Content warning: The following article discusses serious subject matter such as depression and suicide.
If there’s one thing I’m pretty sure we can all agree on, it’s that being a teenager is rough. There’s something about being pressured and feeling like you have to have your whole life together that suddenly pops up once you turn a certain age. And every adult (during at least one point in their lives) knows this because they went through it themselves. There’s certainly no shortage of novels written for young adults and movies featuring coming-of-age stories filled with trials and tribulations. And there isn’t any real harm in seeing young people eventually triumph in the end over their struggles. Perhaps this could lead to some unrealistic expectations for young audiences, but I feel like, soon enough, you can discover that it’s a “dog eat dog” world we live in. I know I myself love these kinds of stories, maybe because there’s something about seeing someone else go through similar problems that makes me feel less alone in my struggle.
This week, I want to talk about one of my favorite coming-of-age stories, which happens to be both a novel and a film. It’s Kind of a Funny Story was published in 2006 by author Ned Vizzini and released as a film directed by Anna Boden and Ryan Fleck in 2010. I first found it as a movie while (surprise!) scrolling around on the internet. Ever since IMDb started adding suggestions based on movies I’d looked at in the past, it became even easier to find new things to add to my watchlist. Soon after finding It’s Kind of a Funny Story, I borrowed it from our local library. I loved it so much the first time that I watched it again the next day, this time making my parents join me. A few years later, I decided to read the book, and was not disappointed by either version of the story.
In It’s Kind of a Funny Story, a depressed and anxious 16-year-old boy named Craig checks himself into a hospital one night because he wants to kill himself. Between the mounting schoolwork, his family’s high expectations for him and the stress of being an awkward guy, Craig feels like he’s losing control over his life. Once processed and admitted to the hospital, Craig finds out that not only has the teen wing of the hospital’s mental health clinic been temporarily closed, but also that he must stay in the hospital (among his adult neighbors) for a minimum of at least five days. While there, he meets a handful of teens and a variety of adults, each struggling with their own mental health in their own ways. And in these five short days of therapy, group art projects and bonding over meals, Craig is able to reground himself in life. Of course, the process of healing is never this straightforward or quick, and the movie understands this. For this reason, this movie resonated with me as a more accurate look at what living with depression can look like. It’s a movie that is able to balance the gravity of a subject like mental illness while still bringing in funny moments, and in that way the title couldn’t be truer.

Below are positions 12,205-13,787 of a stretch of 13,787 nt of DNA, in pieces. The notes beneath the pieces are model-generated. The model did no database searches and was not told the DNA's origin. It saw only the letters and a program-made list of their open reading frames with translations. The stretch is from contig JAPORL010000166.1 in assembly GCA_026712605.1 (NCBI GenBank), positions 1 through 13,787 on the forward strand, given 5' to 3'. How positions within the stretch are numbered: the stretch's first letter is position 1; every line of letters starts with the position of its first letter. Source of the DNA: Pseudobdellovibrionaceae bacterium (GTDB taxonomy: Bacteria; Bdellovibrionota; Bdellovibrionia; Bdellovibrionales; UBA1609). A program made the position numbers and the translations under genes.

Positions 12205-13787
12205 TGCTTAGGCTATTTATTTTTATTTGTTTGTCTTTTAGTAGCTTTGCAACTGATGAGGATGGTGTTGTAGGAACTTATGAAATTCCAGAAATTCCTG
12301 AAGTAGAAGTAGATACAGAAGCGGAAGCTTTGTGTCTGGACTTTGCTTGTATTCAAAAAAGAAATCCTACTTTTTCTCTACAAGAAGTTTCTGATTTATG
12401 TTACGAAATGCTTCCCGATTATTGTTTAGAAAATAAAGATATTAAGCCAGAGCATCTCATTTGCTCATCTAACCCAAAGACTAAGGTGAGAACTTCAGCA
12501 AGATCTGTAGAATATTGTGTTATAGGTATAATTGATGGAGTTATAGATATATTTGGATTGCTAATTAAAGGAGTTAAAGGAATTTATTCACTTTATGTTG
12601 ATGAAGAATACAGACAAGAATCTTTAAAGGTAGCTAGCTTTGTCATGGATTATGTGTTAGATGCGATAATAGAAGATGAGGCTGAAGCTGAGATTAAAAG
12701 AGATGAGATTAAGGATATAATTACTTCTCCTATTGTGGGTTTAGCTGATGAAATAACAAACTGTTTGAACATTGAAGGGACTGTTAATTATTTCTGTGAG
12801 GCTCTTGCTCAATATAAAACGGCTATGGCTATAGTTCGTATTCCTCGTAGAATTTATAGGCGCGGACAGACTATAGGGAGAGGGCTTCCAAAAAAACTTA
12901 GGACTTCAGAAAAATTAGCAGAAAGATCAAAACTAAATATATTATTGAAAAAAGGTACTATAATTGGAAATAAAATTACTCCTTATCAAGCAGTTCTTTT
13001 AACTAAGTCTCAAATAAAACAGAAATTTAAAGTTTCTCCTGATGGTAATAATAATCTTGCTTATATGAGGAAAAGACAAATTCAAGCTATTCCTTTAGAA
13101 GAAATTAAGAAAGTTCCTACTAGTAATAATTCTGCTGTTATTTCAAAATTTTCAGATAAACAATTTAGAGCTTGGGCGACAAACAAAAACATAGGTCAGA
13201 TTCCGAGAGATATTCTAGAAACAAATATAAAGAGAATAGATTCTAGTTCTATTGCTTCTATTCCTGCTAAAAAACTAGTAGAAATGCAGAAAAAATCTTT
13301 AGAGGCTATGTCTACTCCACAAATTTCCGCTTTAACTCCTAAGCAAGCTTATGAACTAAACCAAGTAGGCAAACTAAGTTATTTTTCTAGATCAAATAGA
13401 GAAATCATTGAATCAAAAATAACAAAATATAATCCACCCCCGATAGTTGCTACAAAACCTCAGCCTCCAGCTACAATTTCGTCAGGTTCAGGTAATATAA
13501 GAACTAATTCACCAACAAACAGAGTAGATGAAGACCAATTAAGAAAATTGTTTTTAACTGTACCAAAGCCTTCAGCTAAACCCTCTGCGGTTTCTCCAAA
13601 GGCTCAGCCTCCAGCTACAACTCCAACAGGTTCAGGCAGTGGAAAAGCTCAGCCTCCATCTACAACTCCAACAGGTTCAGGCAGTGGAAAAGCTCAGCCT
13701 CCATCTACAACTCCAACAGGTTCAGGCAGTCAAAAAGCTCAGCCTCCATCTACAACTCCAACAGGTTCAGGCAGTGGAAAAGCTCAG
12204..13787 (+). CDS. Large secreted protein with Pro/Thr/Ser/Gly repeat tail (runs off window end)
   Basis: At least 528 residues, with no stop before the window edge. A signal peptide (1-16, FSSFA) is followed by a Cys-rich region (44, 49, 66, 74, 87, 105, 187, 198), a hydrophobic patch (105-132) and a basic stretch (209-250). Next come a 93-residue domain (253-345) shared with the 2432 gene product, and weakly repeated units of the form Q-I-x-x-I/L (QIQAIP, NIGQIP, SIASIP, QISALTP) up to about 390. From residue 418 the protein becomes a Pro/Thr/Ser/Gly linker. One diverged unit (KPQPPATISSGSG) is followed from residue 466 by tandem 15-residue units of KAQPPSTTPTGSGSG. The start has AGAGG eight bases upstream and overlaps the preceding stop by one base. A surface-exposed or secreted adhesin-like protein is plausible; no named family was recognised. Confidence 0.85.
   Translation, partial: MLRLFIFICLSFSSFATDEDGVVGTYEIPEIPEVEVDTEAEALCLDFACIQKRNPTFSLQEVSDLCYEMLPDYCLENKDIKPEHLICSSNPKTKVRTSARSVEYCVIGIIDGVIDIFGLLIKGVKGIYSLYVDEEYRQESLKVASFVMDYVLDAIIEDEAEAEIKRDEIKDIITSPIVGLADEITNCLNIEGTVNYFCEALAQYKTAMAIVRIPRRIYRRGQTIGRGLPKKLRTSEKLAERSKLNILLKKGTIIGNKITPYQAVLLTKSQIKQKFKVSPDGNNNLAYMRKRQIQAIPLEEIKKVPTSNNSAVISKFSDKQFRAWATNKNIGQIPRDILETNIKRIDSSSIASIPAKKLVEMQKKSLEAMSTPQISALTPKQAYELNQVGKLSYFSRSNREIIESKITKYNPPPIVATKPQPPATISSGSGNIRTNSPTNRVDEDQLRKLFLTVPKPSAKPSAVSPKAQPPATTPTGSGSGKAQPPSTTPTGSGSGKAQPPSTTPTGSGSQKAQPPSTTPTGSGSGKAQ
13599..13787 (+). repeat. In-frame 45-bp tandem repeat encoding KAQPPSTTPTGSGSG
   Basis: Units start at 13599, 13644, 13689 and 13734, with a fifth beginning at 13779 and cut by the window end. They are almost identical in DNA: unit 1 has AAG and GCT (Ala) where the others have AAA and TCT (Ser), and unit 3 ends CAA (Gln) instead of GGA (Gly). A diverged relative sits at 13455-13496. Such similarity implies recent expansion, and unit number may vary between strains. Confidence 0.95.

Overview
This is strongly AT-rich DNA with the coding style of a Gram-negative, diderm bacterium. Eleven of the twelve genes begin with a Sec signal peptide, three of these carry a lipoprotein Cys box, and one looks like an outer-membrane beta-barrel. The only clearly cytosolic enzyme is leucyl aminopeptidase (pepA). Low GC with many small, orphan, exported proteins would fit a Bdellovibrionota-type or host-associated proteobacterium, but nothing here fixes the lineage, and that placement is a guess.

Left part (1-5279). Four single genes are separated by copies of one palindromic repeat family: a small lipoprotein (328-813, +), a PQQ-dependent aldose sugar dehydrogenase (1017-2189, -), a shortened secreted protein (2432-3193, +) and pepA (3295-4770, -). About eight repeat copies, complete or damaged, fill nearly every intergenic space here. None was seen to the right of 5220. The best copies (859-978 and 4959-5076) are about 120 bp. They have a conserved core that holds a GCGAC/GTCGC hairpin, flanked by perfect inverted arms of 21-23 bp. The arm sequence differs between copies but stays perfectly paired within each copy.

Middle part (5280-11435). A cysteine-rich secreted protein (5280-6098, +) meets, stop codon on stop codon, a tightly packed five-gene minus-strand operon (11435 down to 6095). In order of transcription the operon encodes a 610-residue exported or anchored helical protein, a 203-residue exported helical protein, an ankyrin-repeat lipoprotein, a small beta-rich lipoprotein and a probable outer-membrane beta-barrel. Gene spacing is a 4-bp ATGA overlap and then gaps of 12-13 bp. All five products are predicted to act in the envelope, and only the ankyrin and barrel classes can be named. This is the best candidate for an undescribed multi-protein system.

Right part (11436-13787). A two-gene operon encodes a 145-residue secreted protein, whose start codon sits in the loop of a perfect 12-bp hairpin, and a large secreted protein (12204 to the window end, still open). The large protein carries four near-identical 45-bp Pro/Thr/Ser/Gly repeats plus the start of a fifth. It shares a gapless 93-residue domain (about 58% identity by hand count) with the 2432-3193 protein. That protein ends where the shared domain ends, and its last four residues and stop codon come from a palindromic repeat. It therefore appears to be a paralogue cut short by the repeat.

For many reasons, mental health is an important issue to me. In the world we live in, there is an extreme lack of resources for people dealing with mental illnesses and an extreme lack of understanding from those who have the luxury of not experiencing mental illness in its worst forms. How do we as a society improve these conditions? Perhaps the first thing we need to do is increase awareness of mental health as a valid and important aspect of anyone’s personal health, maybe through reforms in our education system to incorporate lessons about mental health, and maybe through representation in the media. But too often I feel like I see movies and TV shows that depict people with mental illness as crazy, insane and dangerous. I think the reason I love this movie so much is that it does a good job of depicting what it can be like to live with depression. There’s obviously no one way to experience mental illness. But the fact that this story exists in a way that acknowledges both the struggles of living with mental illness, as well as the little victories that can come with hard work and help, gives me hope.
If you or someone you know is suffering, the National Suicide Prevention Lifeline provides free, 24/7 confidential support through their toll-free hotline at 1 (800) 273-8255.
The Counseling Center can be reached at (410) 516-8278 during normal business hours. In case of an emergency outside of normal hours, a counselor on call can be reached through security at (410) 516-7777. Campus Ministries may be reached at (410) 516-1880.